Footprints on the Sands of Time RAF Bombe Command Prisoners Of War in Germany 1939-1945 and RAF Evaders Escapers and Escape Lines 1939-1945 by Oliver Clutton-Brock

Missing Belived Killed - The RAF and the Search for Missing Aircrew 1939-1952 by Stuart Hadaway (Highly Recommended).

5 Group RAF Bomber Command - An Operational Record by Chris Ward

Beyond The Dams to The Tirpitz, Bombers Over Berlin and Target Leipzig 1944 by Allan W Cooper

The Avro Manchester and Lancaster by Francis K Mason

Australia's Dambusters by Colin Burgess

Into Thin Air - A Bomber Station at War RAF Woodhall Spa 1941-1945, All My Life and Wilf CGM By Nigel Press

Silksheen - RAF East Kirkby and Bomber Squadrons at War by Geoff Copeman

617 - The Dambusters at War By Tom Bennett (recommended most detailed record available of Ian's time on Squadron,  and the Operation in which He was Killed written by a former 617 Navigator).

Dambusters - The Forging of a Legend and Dambusters - The Definitive History of 617 Squadron at War by Chris Lee, Andy Ward and Andreas Wachtel

Bombs - Tallboy, Dambuster and Grand Slam by Stephen Flower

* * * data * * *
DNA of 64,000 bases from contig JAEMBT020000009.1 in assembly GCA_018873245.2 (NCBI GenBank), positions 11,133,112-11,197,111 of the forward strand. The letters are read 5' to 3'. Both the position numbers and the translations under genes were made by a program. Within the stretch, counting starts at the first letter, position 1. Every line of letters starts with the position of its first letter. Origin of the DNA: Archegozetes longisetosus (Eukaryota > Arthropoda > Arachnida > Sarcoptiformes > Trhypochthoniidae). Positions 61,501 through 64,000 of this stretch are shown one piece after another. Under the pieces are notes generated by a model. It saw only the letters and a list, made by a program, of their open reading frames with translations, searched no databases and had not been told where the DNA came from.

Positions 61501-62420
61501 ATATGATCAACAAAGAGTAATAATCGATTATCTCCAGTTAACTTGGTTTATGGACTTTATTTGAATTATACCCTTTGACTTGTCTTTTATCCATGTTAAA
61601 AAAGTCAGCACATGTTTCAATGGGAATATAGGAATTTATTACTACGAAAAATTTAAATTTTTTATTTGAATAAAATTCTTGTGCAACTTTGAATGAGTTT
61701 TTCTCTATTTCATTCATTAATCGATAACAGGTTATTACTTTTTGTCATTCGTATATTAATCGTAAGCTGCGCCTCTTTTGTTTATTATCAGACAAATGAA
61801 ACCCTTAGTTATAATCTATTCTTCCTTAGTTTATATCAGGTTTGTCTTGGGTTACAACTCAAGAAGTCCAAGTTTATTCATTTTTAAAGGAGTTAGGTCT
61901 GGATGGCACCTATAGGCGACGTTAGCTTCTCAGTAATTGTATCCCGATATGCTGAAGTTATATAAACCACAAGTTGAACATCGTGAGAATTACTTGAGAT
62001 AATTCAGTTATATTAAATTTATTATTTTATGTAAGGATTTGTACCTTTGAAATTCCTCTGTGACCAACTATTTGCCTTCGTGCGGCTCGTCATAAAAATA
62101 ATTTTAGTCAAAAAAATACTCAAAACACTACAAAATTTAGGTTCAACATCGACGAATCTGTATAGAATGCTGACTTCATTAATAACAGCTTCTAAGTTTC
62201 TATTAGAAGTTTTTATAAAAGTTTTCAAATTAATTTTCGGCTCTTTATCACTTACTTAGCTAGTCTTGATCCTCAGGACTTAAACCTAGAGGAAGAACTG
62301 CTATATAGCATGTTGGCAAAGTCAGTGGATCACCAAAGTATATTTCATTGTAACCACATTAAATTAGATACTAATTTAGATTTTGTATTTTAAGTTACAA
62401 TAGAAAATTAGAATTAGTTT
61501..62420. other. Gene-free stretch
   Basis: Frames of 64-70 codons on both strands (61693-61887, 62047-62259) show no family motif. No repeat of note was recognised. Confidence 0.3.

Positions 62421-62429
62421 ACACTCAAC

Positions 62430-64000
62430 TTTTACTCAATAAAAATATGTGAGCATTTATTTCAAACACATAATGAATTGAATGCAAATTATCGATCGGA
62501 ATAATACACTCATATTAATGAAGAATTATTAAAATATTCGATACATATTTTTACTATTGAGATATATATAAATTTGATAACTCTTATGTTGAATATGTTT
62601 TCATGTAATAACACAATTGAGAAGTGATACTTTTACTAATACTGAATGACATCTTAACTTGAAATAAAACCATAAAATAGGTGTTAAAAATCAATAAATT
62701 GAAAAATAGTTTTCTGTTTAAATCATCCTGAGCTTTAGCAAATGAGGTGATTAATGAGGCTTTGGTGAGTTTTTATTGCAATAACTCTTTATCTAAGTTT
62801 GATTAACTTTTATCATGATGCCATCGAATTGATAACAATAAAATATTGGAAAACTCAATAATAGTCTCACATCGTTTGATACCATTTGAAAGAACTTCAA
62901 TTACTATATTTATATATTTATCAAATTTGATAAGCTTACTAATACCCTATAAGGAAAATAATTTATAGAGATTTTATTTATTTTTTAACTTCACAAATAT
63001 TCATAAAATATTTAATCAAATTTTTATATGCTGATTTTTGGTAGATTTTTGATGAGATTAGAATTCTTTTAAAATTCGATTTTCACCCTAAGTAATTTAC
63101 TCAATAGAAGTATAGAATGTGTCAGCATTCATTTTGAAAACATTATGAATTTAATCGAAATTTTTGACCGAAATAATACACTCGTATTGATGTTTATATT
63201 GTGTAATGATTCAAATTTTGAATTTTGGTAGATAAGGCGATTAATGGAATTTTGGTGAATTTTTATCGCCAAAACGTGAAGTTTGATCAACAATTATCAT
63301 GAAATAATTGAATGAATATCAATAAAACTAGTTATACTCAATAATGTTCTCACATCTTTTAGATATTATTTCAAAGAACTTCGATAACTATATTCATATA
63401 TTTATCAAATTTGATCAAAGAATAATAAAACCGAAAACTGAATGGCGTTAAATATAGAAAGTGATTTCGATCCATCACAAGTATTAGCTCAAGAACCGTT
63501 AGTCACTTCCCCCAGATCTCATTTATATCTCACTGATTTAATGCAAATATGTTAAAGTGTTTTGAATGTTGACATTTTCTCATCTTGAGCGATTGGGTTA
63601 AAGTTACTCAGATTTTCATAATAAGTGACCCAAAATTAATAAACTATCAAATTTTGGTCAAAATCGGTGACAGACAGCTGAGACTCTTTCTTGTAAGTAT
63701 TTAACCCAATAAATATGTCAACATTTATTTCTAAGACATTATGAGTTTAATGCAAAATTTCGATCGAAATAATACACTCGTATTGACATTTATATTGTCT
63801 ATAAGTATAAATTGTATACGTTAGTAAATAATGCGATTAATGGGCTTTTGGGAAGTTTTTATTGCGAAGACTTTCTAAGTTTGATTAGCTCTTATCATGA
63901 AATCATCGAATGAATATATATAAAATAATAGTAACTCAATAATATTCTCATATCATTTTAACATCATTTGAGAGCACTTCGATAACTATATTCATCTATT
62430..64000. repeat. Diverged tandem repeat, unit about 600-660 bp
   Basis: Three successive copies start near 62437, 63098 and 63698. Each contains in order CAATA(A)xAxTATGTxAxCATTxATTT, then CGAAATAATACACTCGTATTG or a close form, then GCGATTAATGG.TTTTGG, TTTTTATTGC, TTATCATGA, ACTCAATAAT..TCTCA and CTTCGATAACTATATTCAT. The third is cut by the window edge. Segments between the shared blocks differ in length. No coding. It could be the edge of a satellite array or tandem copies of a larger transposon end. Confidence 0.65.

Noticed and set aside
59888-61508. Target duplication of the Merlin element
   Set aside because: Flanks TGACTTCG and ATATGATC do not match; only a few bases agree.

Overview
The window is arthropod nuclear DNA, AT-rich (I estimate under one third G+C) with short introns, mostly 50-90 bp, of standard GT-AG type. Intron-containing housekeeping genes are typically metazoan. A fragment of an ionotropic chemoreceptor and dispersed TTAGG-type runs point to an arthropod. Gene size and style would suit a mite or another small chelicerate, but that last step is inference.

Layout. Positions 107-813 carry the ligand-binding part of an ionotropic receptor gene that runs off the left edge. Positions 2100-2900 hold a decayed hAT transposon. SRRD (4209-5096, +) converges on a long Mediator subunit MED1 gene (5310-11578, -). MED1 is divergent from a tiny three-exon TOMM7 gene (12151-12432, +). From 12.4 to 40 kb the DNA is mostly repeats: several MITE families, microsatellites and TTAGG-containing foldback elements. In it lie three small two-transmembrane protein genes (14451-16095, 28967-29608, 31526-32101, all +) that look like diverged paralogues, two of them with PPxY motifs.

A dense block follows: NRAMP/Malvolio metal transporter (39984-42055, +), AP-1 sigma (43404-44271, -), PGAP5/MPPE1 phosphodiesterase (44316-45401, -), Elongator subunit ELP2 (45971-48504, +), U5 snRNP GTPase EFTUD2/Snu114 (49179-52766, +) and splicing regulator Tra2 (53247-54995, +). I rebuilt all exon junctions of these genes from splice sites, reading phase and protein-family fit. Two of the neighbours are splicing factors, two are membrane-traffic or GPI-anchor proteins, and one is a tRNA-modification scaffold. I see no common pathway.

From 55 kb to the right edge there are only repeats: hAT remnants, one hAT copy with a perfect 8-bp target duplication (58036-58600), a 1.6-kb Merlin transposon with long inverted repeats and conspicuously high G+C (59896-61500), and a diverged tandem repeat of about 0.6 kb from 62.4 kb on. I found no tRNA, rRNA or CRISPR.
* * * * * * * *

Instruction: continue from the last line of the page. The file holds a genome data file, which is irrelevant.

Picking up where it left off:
Tirpitz - The Life and Death of Germany's Last Super Battleship by Niklas Zetterling and Michael Tamelander

Postings 1940 - 1942 Australia (RAAF Groundstaff/Empire Air Training Scheme).

(List of Canadian Training  (British Commenwealth Air Training Plan) in Part 3 and Training/Operations flown in England in Part 4 and 5 will follow after this.

Anybody wishing to contact me in regard to these people or events can do so here - trustn1@bigpond.com 

Much Thanks to Sharyn (Mod) for guiding me through this.

Dedicated with much Love and Respect to Ian Ross and All who knew and cared for him in Australia, Canada and England just as deeply as His Immediate and Extended Family did So themselves. Ivy, Bob, Edward, Freddy, Robert, Cass and Ken this is for You all and Your own Families as much as it is for us.

Stephen - NSW Australia - 2017).


 7 October - 6 November 1940 

1 RAAF Recruit Depot

RAAF Laverton

Victoria Australia 

Rank -

Trainee Airman

Notes - 

Basic Training in all things RAAF such as Marching, Saluting, Shooting a Rifle (Standard .303 Lee Enfield), Bayonet Charges, Gasmask Use, Airfield Defence Measures (Attacks in the Form of Acts of 'Sabotage' were seen at this time to be more of a threat in Australia, then any form of Air Attack) Rules and Regulations etc etc.